Slacks Pond beach empty as droppings pile up

Slacks Pond beach empty as droppings pile up

Albert Aubin said the town should be ashamed of the situation at Slacks Pond Beach where he said the area is 70 percent covered in animal droppings. (Breeze photo Jacquelyn Moorehead)

SMITHFIELD – At 81 years old, Albert Aubin said he’s never seen a public beach as empty as Slacks Pond in Smithfield, and he said the 1,000 piles of feces is the reason why.

After reading in The Valley Breeze & Observer about the closing of Georgiaville Pond due to blue-green algae, Aubin, who lives in Glocester, decided to return to his childhood beach and take a walk around the pond.

What he found left him saddened and disgusted.

“Seventy percent of the beach is dung to dung,” Aubin said.

“I’ve never seen a beach so filthy in my life. Filthy. Kids play there,” he said.

When he was young, Aubin said he lived with his family in a cabin across from the small peninsula that is Slacks Pond Beach, also known as Greenlake Beach. He said summers in the 1950s and ’60s saw the beach completely full of people enjoying the water.

Last Friday, Aug. 2, one family played in the water at Slacks Beach, while lifeguards stood on duty. One lifeguard said the piles were due to geese landing on the peninsula to take a break.

Aubin disagreed, pointing to large dog prints in the sand.

“This is a slap in the face to the people in the town. They don’t want anybody using it,” Aubin said.

Smithfield Parks and Recreation Director Robert Caine also asserted that the droppings were from geese. He said the problem with geese droppings at Slacks has been going on for at least 100 years.

He said while the beach portion of the peninsula is raked daily to keep it clean, the end of the sandbar is not and feces pile up there.

“It looks like dog poop. It’s huge,” Caine said.

Dogs are not allowed on the beach, Caine said. People do not follow the rules, though, and Caine said people still bring their dogs there.

“There are signs all over the place to make sure you pick up the dog poop,” he said.

He noted that lifeguards are not responsible for picking up the geese droppings.

Parks and Recreation conducts monthly water testing for bacteria caused by human and animal fecal matter. The blue-green algae test is done twice a month.

Potential risks of exposure to fecal matter in water, specifically the enterococci and fecal coliform bacteria, may cause eye, ear, nose, throat, skin, respiratory, and gastrointestinal diseases, according to the Environmental Protection Agency.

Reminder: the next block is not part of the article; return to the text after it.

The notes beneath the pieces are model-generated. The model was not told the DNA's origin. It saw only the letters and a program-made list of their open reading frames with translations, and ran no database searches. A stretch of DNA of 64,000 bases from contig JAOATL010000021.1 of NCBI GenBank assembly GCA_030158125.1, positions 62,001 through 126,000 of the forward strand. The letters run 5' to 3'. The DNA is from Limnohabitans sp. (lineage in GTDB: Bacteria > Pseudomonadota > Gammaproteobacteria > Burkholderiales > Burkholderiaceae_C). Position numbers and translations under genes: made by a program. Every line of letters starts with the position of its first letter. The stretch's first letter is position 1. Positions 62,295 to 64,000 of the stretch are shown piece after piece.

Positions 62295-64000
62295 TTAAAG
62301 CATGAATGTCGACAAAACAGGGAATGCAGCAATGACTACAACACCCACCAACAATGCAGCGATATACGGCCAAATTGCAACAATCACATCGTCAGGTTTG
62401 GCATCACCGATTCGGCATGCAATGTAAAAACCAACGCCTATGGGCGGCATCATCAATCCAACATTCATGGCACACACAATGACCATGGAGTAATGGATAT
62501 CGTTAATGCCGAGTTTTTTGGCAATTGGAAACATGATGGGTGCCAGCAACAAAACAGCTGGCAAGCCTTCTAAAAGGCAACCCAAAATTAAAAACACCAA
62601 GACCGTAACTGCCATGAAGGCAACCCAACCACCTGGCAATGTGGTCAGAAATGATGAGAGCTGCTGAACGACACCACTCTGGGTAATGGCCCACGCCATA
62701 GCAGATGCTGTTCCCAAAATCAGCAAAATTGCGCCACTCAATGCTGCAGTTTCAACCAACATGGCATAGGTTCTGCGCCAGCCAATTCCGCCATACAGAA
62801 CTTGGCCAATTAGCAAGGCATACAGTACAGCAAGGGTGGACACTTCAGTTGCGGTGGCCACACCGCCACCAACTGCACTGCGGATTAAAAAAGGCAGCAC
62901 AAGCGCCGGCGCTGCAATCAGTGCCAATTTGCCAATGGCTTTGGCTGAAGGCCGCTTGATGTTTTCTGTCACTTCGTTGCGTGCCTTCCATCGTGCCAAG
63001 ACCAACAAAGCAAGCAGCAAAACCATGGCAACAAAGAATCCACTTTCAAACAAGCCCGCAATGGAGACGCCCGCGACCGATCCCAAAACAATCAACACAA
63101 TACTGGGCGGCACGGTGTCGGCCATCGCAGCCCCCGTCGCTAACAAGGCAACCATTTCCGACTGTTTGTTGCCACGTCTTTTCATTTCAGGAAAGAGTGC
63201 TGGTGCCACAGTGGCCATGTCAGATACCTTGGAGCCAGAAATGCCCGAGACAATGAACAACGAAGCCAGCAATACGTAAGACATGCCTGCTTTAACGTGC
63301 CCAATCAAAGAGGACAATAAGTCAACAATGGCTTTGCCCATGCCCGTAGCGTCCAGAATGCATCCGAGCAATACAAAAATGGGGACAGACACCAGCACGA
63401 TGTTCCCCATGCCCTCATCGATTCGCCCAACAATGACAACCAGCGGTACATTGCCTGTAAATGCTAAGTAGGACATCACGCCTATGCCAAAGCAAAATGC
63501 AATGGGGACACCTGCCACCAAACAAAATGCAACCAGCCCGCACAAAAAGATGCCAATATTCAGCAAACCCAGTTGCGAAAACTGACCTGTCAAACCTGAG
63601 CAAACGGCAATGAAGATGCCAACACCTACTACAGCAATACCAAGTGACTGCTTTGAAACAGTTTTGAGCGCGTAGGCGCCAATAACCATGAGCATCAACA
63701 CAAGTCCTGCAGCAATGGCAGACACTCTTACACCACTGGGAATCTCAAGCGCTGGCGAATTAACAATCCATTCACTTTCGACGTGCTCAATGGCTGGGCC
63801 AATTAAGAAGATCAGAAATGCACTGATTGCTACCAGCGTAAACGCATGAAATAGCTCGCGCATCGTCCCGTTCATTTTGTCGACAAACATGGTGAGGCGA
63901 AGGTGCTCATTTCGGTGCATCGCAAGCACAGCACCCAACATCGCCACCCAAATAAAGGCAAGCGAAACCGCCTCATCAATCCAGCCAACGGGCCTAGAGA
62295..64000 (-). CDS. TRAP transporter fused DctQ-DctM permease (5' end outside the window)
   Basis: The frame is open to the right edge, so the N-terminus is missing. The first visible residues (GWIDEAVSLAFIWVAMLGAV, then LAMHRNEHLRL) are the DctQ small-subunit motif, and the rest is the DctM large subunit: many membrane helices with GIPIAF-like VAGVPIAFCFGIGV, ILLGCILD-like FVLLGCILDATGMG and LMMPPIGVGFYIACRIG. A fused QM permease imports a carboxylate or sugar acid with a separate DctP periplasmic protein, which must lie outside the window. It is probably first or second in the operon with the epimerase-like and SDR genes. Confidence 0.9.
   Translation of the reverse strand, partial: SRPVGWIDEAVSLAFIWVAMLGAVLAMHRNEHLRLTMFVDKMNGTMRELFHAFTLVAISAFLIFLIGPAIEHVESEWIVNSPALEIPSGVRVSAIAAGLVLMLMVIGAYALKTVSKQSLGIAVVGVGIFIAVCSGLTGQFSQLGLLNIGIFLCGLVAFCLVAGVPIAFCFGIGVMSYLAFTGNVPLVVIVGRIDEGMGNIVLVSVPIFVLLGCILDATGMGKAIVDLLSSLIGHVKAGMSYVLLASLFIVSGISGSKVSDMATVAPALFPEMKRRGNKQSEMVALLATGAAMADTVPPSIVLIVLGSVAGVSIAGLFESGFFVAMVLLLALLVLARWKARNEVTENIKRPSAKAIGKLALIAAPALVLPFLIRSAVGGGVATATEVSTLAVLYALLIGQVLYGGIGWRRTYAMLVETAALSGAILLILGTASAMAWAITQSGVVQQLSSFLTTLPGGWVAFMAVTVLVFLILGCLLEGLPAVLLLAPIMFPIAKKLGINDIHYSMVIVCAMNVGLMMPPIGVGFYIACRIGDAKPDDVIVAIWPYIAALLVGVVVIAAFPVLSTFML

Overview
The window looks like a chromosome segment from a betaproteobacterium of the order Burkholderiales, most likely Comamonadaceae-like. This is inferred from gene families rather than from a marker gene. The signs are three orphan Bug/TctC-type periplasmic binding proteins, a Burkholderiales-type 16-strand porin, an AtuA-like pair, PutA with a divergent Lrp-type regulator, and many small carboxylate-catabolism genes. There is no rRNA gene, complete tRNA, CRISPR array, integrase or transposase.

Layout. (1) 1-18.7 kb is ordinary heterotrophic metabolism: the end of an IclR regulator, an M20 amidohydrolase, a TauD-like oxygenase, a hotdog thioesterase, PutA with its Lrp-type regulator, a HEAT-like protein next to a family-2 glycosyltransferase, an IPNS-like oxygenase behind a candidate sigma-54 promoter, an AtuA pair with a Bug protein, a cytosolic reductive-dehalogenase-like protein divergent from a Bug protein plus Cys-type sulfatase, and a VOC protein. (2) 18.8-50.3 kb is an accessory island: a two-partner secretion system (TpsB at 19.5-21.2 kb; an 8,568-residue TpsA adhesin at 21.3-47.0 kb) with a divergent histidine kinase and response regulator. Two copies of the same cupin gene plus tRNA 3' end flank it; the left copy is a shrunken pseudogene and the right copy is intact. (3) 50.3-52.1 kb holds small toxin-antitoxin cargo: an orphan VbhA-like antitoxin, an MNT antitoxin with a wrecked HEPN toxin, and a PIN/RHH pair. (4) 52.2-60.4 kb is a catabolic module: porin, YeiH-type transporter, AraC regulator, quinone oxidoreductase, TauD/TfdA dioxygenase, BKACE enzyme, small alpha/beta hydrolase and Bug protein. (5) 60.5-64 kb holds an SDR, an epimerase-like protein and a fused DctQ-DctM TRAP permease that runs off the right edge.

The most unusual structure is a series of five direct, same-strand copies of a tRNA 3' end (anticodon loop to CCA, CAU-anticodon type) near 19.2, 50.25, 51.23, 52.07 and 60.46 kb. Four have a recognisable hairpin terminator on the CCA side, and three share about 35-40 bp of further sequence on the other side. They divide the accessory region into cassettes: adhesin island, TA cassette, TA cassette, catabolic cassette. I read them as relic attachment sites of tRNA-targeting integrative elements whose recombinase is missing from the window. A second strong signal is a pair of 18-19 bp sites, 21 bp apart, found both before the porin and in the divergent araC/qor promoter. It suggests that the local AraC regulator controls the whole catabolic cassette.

Caine said the Rhode Island Department of Environmental Management recently switched the water-testing fee schedule, forcing municipalities to cover the costs of testing the water. For a blue-green algae test, the town pays $250 each time. The bacteria test for fecal matter is $50.

With Slacks being free to Smithfield residents, and Georgiaville charging low annual rates of $10 for residents and $20 for non-residents, Caine said operating local beaches is not a profitable venture.

He said the Slacks Reservoir Association also conducts water testing of the pond. Representatives from the association did not respond to comment.

Aubin suggests that the town or association put up fences by the entrance to keep dogs from getting onto the beach. Though he said the mess should be cleaned up, he said he is worried about the health and safety of the lifeguards as well as beach-goers.

“It’s a putrid minefield of infected dung,” Augin said.

He said the attitude keeping the mess on the beach is as poisonous as the mess itself. The fecal matter feeds the blue-green algae, he warned.

Over the years, Slacks Pond Beach has repeatedly closed due to blue-green algae. It was reported in 2016 that the beach had been closed for four years from 2012 to 2016.

At the time, the town said it was unable to find lifeguards to staff the beach. Slacks had three lifeguards on duty last Friday and Georgiaville Pond Beach has two.

Georgiaville Beach reopened as of Aug. 2 following two water tests for blue-green algae that were within the suitable range.